|To:||Organization Dynamics Classmates|
|Date:||November 21, 2020|
It is December 2022, and we are celebrating how far we have come since the Great Reckoning. Our transition from a divided and unequal society to one of inclusivity has taken hold, we have moved from highly individualistic societies to societies reaping the positive benefits of collectivism (Hofstede, 1980), and in Corporate America the pursuit of financial profit is balanced with social good.
My optimism goes against predictions for the two pivotal issues of the Great Reckoning. Ferguson et al (2020) predict that COVID-19 would be the most serious episode since the 1918 pandemic, however I am hopeful we will not experience the significant macroeconomic after-effects of previous pandemics that persisted for decades (Jorda, O., Singh, S., and Taylor, A. 2020). The optimism carries over to the significant and debilitating gaps in social and racial justice. Patterson (2020) highlighted that racial disparities in housing, education, policing, and voting is limiting minorities access to employment, higher incomes, and the ability to build wealth. If one is to believe Putnam and Garrett, the fastest improvements for African Americans occurred before the Civil Rights Act of 1964: “Black school attendance, income gains, homeownership rates, voter registration rates started rapidly improving then started slowing in the 1970’s and 1980’s” (Putnam and Garrett, 2020).
Why am I hopeful despite the overwhelming evidence of the impact of previous pandemics and limited gains since the passage of the Civil Rights Act? This time is different, the future presents opportunities for profound systemic change, borrowing from Fareed Zakaria: “This ugly pandemic has… opened up a path to a new world.”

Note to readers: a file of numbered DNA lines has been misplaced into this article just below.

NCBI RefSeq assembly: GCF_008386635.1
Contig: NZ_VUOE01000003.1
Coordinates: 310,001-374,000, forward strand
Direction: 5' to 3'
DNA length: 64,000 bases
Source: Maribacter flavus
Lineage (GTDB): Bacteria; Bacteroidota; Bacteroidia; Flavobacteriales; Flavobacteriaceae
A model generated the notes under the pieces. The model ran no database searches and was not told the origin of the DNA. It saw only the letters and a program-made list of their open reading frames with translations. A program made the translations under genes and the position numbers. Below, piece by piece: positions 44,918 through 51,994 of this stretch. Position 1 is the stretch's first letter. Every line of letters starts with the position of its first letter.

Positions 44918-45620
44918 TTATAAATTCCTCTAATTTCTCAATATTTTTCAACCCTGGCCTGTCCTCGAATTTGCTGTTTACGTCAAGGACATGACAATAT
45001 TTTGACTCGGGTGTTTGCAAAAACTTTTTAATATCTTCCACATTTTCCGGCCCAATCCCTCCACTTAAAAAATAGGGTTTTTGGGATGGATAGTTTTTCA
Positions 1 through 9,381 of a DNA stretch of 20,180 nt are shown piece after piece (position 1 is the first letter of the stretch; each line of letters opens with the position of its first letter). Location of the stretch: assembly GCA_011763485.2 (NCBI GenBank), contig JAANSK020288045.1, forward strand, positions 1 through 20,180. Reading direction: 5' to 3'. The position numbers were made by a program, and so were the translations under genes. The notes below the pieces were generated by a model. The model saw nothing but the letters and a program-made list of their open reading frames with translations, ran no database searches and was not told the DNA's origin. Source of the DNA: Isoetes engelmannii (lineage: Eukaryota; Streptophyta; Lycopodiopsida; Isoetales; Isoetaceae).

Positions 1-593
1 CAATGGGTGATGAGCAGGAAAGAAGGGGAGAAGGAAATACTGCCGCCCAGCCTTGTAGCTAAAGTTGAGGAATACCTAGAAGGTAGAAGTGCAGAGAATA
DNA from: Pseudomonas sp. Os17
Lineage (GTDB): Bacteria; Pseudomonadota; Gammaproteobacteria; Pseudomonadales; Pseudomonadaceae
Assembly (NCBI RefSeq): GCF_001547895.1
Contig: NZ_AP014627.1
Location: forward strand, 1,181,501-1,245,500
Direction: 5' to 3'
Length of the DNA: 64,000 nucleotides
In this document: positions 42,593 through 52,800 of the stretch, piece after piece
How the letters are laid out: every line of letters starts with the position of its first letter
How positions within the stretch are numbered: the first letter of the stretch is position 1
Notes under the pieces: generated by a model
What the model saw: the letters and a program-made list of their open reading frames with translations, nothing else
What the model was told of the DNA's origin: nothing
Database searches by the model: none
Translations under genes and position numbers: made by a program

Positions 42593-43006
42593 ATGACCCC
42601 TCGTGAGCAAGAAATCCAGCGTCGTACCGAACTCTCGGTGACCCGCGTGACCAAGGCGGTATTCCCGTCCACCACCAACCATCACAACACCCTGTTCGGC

The systemic change will be propelled by radical collaboration, starting with healthcare, public education, and, workplace innovation. The two crises of the Great Reckoning taught us that together we can transform common interests to shared purpose for a healthier, safer, fairer, and more innovative society. We reflect and rejoice about how we came together to inspire and drive highly impactful and momentous change. Individuals that experienced the immense benefits of collaboration in their personal sphere extended radical collaboration into the American workplace. This takes me back to a class assignment at Penn in Fall 2020, student were given creative licenses to look toward 2022 and predict what it would look like.
Starting with Covid-19, I foresaw multi-stakeholder collaboration with research organizations, pharmaceutical companies, the World Health Organization, and the Centers for Disease Control coming together to find a vaccine and cure for COVID-19.
In early spring 2021 the collaboration yielded multiple FDA approved vaccines and treatments for COVID-19. Partners in the multi-stakeholder effort conducted a retrospective, they realized the significant loss of life that could have been avoided and time wasted in competing to be the first to develop, manufacture, and distribute a vaccine. They made a joint commitment to expand this form of collaboration to develop treatments for cancer and incurable diseases.
In August 2021, the business press celebrate the accomplishments of American corporations that moved from “shareholder capitalism” to a more balanced approach that caters for all stakeholder needs. Over 90% of Fortune 500 companies have enhanced their purpose in a manner that is meaningful to all stakeholders – clients, communities, employees, investors, and suppliers to name a few. Business leaders balanced the pursuit of profit with strong social agenda. Profits reached an all-time high and at the same time that there was significant progress in addressing needs of the underserved and under-represented.